Yellowstone Park Information
Spotting Scopes & Binocular
What I like and why
In Support Of Responsible And Safe Wildlife Viewing
I am now on Facebook with wildlife and park updates. Pictures too!
see quite a few folks out wildlife watching with massive 10X50 binoculars.
You really don't need anything that powerful when choosing a good pair
of bino's. I personally use (as of this writing) a pair of 8X30 Swarovski's.
If I need anything more powerful than that----- I go to the spotting
Hand holding a
pair of 10X50 binoculars can be challenging. Number one, your field
of view is going to be very narrow which can make locating a walking
or even running wolf difficult unless you can mount the binoculars on
a tripod, and trying to hand hold a massive pair of bino's is nearly
impossible for any length of time.
A pair of binoculars
in the 8X30, or 7X35 range will give you a clearer view with more light,
be very easy and light to hand hold for long periods of time, and most
importantly give you a wider field of view for locating the object you
are searching for.
When choosing a
new pair of binoculars I prefer a medium sized, fairly light weight
pair. Those tiny pocket bino's do a decent job and are lightweight.
The larger high powered bino's are not as easy to hand hold for very
long, and they put too much weight on my neck when I'm hiking. Medium
sized bino's fit my hand well, and they don't weigh a ton, and give
me a wider field of view.
Make sure the pair you choose is nitrogen gas filled, so
that they do not fog when the weather is wet, cold, or humid.
There are many great manufacture's to choose from.
My best advice is to spend some time looking through many different
pairs---outdoors in real life situations will give you your best test,
but you can get a decent feel and look while in a large store. Place
the strap around your neck, and walk or stand for awhile to see how
they will feel when your hiking. Is the weight ok? Does the strap cut
into your neck?
I know it's going
to look like I'm really pushing Zeiss on this page, but they do make
an excellent product, and often at a more affordable price. You just
can't beat their products. The exceptional glass, clarity, and reliability
are the best.
If I had to buy a new pair of bino's today, I would choose
list of spotting scopes on the market today is long and varied. One
of the most frequently asked questions I get every year is, "what
is the best wildlife spotting scope" ? And, since I spend so much
time in the field, often among large groups of wolf and bear watchers,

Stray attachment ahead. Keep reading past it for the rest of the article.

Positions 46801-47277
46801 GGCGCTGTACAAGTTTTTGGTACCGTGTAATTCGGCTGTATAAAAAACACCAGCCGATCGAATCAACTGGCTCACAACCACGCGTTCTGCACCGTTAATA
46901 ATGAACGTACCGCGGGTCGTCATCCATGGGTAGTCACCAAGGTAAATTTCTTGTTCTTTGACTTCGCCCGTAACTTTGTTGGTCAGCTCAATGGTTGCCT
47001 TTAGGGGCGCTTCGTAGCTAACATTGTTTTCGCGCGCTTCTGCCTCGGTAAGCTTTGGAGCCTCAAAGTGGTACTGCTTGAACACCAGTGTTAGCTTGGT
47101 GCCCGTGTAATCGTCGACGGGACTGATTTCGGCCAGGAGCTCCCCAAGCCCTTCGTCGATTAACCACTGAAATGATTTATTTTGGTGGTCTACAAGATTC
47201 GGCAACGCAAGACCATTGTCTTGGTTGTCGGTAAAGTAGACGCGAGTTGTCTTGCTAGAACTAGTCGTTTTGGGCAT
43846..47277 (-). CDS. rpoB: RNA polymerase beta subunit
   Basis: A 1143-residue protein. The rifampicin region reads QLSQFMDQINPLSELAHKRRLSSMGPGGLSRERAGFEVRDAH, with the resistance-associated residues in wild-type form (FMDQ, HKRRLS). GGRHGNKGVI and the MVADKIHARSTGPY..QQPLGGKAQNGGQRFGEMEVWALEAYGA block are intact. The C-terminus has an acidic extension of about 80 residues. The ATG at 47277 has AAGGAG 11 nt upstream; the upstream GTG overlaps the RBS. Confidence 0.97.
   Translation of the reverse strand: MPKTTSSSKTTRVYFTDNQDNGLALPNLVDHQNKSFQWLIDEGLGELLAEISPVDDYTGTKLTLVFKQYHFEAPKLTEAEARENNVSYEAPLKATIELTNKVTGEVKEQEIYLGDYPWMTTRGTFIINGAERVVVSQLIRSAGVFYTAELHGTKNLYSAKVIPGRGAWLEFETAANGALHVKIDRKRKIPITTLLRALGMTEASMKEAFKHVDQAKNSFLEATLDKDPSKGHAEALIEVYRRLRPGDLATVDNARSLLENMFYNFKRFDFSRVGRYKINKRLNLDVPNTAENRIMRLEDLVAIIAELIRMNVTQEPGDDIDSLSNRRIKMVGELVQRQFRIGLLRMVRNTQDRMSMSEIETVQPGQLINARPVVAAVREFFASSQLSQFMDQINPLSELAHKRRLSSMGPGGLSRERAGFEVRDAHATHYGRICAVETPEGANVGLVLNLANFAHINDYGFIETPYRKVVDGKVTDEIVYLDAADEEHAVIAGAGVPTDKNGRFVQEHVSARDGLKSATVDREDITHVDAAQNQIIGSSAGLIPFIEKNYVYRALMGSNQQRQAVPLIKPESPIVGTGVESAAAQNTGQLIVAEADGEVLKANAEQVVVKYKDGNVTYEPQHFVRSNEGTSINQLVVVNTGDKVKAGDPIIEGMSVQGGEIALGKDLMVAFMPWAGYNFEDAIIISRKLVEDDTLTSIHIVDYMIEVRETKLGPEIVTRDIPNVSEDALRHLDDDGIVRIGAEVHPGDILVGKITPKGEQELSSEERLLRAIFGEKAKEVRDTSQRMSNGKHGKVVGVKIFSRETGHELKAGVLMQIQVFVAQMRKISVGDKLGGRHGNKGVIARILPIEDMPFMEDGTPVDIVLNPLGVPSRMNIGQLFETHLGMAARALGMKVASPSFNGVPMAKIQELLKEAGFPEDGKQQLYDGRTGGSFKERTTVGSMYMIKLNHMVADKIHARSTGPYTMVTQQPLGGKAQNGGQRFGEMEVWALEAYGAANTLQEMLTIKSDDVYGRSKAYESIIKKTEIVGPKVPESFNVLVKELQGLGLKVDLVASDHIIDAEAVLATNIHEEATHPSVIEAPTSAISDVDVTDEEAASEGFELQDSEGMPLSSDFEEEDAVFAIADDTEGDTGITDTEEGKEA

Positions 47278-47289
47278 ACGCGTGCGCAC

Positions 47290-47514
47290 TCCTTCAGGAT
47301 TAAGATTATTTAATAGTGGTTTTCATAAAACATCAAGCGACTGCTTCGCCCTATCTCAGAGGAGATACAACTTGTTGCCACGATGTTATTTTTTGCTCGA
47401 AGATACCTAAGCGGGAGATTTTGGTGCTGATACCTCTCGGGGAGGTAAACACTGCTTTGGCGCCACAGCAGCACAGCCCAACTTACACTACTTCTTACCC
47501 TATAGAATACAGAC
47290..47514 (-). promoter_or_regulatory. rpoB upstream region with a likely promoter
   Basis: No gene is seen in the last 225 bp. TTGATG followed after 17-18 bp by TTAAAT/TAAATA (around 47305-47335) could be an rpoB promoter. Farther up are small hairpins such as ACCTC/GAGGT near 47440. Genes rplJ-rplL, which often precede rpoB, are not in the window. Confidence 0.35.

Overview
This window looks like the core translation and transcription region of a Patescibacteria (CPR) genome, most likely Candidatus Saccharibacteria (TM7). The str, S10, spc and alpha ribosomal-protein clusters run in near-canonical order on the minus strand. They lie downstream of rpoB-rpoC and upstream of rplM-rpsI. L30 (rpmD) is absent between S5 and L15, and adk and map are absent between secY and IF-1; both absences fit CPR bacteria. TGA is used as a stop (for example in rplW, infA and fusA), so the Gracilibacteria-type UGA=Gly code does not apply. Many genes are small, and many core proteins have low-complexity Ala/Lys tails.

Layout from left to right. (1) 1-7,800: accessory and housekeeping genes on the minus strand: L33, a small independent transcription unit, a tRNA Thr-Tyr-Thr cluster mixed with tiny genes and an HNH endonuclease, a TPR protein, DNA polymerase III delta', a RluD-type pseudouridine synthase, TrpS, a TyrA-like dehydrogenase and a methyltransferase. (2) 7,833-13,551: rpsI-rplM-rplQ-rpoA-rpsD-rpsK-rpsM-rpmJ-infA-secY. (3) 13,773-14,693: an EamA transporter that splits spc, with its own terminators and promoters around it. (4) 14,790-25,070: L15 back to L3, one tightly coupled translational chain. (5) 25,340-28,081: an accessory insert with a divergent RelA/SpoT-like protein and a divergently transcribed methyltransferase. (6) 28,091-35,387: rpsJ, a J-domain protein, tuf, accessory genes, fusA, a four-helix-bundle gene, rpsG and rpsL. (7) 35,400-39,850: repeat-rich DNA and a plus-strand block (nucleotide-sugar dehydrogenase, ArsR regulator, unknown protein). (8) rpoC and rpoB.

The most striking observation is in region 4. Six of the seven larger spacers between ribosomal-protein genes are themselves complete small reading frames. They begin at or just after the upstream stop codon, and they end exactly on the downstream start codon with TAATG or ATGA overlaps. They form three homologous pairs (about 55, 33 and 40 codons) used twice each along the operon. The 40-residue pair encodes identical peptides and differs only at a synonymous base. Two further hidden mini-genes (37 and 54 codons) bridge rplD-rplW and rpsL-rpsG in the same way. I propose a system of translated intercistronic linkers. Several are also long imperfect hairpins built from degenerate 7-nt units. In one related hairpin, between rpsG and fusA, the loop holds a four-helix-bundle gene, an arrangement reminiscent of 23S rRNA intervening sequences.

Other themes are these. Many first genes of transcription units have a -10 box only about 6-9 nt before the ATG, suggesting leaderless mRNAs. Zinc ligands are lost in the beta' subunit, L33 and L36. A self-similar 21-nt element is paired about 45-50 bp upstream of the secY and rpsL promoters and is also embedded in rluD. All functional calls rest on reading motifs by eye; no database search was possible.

I get to look through hundreds, maybe even thousands of different spotting
scopes every year.
I carry and use
three different scopes. Every spotting scope on the market has its own
advantages and disadvantages. Which scope is best for you would depend
on how much you can afford to spend. How often you plan to use the scope,
and what types of activities you plan on using the scope with i.e.;
Backpacking, you'll want a light packable scope. Parking in a pull-out
and watching wolves or bears in Yellowstone, your options would be unlimited.
best spotting scope on the market today is the Zeiss Diascope 85.
"Your Zeiss scope
really impressed me! I'm buying the scope before my next visit to Yellowstone!
model features an angled view, which is great when you have people of
different heights all using the scope. The viewing eyepiece is large
and the object in view is large, super bright and clear.
The eyepiece can be rotated to the side, for use from a
vehicle window mount, or for younger kids to look through without dropping
the tripod to a lower height.
The large 85mm
objective lens is the largest on the market and allows you to view earlier
or later in the day when most scopes go dark from lack of sunlight,
but when most wildlife are active. In fact, I generally get another
30 minutes or more of viewing than other wolf and bear watchers.
are offered but I prefer the 20X60 zoom myself. The eyepiece also includes
a handy feature which allows eye glass wearers to use the scope easily.
Gas filled, making the scope water,
and fog proof. Lightweight--the lightest high end scope on the market!
every head to head test that has been conducted in real life field tests
with high end spotting scopes, the Zeiss Diascope 85 has come out on
top and declared the best.
second scope I carry and use is the Fujinon 80
large 80mm objective opening is large enough to allow you to use to
the scope late or early in the day. Some clients find the close eye
relief eyepiece easier to view through, and some find it more difficult.
The view is decent and bright, but not as bright or as